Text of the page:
October 6, 2010:
The Weather Observatory Tower Cams have been busy lately with quite a few deer! We counted five in the east field on Monday with 10+ in the southeast and southwest fields. They are moving around. The streaming cams can be viewed here (best time for deer is during the early morning and early evening hours).
High pressure continues to dominate our local weather pattern. This has kept the skies mostly clear - lot of blue sky over the last few days. Wonderful fall weather!
The last few days have brought below normal temperatures - however, that is about to change. We are going to move back into a pattern that favors normal to above normal temperatures as we push further into the week and weekend. Here is a look at how the Tuesday high temperature departures looked (blue was below normal temperatures and the red colors were above normal temperatures)
Temperature departure map (above) for October 5th (yesterday). Map supplied by http://www.wright-weather.com/
Now let's look ahead to this coming weekend. I picked Sunday for an example. Note the red and yellow colors over our region (the map below). That means we are going to be above to much above normal in the temperature department. I guess we should be used to that by now! Click map for a closer look at the numbers being predicted (the number you see on the map indicates how many degrees above normal)
The normal high temperature for this time of the year is around 74-75 degrees and the normal low temperature is around 48-50 degrees. For current conditions here on top of the hill in Massac County or our western Kentucky weather instruments - click here.
Expect a rise in temperatures starting today and this will continue into the weekend and early next week. Nothing uncomfortable, though. Unlike the recent weeks when we were hot and humid. Temperatures today into the weekend will be in the upper 70s and lower 80s. Not too bad - all things considered. Certainly bearable.
Your official seven day forecast, from the National Weather Service. can be viewed by clicking here. They may or may not add some small rain chances towards the Sunday/Monday/Monday night time frame (front moving in with an associated upper level low). Certainly nothing impressive is forecast in the near term. But, we will keep an eye on it over the coming days.
I don't see any significant rain chances in the near term. The drought will continue to worsen as we push further into October. We may have to wait until the middle/end of the month for a better storm track (meaning better chances of precipitation). It still looks like November should become quite a bit more active for our region (and then the winter months). Let's hope - we definitely need to break this drought.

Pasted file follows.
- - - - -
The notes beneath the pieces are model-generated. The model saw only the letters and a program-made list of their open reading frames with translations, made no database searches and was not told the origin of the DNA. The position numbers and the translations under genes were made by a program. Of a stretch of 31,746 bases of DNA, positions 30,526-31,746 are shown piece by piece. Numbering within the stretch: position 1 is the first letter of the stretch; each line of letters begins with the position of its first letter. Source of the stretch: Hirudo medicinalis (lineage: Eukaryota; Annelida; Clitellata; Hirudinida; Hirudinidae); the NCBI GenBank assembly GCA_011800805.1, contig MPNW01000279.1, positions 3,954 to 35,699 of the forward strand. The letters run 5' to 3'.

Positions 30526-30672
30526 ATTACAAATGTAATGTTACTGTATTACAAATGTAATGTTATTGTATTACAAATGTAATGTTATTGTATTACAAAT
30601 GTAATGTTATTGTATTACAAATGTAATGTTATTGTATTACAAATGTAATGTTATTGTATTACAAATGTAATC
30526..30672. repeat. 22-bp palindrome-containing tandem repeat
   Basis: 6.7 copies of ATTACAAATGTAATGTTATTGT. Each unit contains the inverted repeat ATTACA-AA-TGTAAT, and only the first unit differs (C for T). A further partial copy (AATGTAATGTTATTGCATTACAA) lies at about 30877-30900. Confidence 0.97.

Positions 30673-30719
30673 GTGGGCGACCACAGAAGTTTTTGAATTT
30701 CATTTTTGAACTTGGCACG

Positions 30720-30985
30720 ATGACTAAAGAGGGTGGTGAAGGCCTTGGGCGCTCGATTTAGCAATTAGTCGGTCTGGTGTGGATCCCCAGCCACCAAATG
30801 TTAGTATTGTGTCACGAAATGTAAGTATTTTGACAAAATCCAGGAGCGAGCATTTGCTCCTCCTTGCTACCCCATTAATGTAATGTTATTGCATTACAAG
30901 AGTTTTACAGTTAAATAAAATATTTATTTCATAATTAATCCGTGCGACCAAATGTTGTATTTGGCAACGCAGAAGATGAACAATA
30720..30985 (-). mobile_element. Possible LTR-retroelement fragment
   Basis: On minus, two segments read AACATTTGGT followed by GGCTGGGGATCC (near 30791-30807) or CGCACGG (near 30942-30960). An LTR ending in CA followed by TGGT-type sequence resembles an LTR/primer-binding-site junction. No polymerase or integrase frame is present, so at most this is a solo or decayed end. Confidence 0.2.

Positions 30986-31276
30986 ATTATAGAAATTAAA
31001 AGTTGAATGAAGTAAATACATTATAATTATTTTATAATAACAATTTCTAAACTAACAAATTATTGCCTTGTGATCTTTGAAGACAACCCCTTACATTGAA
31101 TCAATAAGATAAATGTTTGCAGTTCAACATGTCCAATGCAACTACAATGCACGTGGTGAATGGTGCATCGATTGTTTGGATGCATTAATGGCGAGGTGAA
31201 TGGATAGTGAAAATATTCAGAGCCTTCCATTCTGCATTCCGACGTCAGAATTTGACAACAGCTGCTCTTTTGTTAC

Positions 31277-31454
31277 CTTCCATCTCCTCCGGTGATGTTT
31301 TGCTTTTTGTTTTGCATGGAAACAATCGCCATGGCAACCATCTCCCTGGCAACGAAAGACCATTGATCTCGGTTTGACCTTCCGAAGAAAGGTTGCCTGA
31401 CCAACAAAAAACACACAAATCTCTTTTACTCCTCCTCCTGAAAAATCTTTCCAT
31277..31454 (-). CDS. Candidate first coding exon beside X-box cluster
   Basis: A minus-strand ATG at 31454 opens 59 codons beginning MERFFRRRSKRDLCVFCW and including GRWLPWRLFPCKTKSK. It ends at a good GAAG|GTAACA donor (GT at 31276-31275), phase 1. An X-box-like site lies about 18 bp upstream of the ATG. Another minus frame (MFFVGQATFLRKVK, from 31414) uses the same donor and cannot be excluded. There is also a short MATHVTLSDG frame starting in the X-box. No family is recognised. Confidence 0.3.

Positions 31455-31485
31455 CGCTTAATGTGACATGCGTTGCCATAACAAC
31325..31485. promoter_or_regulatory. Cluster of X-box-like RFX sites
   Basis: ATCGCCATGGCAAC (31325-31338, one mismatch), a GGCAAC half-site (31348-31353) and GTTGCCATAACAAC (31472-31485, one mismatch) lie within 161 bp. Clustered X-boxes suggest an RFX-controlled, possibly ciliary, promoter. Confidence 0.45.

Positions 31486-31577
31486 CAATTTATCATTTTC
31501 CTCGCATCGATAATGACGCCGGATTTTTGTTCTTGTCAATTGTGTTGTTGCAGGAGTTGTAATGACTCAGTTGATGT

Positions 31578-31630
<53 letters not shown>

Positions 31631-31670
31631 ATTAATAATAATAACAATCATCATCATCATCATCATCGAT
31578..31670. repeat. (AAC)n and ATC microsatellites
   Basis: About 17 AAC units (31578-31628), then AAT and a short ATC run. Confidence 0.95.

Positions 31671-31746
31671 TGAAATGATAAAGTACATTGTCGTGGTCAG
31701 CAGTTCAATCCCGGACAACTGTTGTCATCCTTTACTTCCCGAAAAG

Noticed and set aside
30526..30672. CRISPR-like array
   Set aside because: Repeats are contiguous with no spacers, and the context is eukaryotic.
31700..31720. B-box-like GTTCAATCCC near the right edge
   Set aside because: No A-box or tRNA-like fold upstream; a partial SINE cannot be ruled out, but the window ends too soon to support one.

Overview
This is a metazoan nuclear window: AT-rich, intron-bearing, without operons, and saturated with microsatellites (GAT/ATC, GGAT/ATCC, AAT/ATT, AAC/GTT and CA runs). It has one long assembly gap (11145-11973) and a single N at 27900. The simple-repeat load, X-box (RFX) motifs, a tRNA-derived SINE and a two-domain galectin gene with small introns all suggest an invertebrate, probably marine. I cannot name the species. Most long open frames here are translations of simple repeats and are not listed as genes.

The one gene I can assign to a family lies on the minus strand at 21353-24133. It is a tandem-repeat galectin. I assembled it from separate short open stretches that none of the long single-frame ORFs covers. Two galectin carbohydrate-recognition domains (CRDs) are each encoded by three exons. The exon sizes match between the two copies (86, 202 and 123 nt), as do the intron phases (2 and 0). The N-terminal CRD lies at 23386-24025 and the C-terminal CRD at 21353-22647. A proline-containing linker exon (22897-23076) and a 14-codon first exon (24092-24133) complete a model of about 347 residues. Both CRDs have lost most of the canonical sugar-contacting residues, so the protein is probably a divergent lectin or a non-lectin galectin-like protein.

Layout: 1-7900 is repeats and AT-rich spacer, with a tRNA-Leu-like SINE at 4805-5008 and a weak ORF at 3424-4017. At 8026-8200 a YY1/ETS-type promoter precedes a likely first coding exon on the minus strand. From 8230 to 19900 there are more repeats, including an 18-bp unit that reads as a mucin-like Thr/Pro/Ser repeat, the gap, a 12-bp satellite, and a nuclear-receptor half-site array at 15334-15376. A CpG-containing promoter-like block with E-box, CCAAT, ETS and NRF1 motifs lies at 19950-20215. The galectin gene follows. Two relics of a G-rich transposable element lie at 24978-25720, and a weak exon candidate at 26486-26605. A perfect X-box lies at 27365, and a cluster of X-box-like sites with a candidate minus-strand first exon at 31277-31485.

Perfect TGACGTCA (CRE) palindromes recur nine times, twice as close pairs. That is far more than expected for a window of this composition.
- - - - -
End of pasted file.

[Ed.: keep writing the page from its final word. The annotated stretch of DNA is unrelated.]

We may see a new tropical storm form in the Caribbean next week - if we do see formation then it would be named Paula. Eventually this system could threat the Gulf of Mexico over to Florida/Cuba. Still some time to keep an eye on this developing system.
The official 5 day rainfall forecast (see the map below) - doesn't offer a lot of hope for our region (again no surprise here). Click image for larger view.
The month to date rainfall (below)- no surprise on this map. Basically zero! Unless you want to count dew and frost.
And let's take a look at the entire United States - DRY DRY DRY - the east coast is the only area with significant/widespread rainfall. Map can be viewed below - red areas indicate little rain has fallen.
The official 8-14 day outlook (below) from the National Weather Service also indicates below normal precipitation is expected. Not what any of us want to hear. The brown area on this map indicates area that favor below normal precipitation. Click image for larger view.
October continues to look dry and mild. Below normal precipitation and above normal temperatures will be more common than below normal temps.. We wiill see how that forecast works out. We did okay in September. Still have to get through October and November for our fall forecast grades.
One final map :) - the NAO (click for more info on what the NAO is) is forecast to go negative as we push further into the month (thanks Allan Huffman for the reminder to check the NAO). Normally this means cooler weather for our region - so this is something we will be watching in the coming days.
Map showing the NAO numbers - click for larger viewer.
- Meteorologist Beau Dodson
McCracken County Office of Emergency Management
For the latest watches and warnings please visit your local National Weather Service Office http://www.weather.gov/organization.php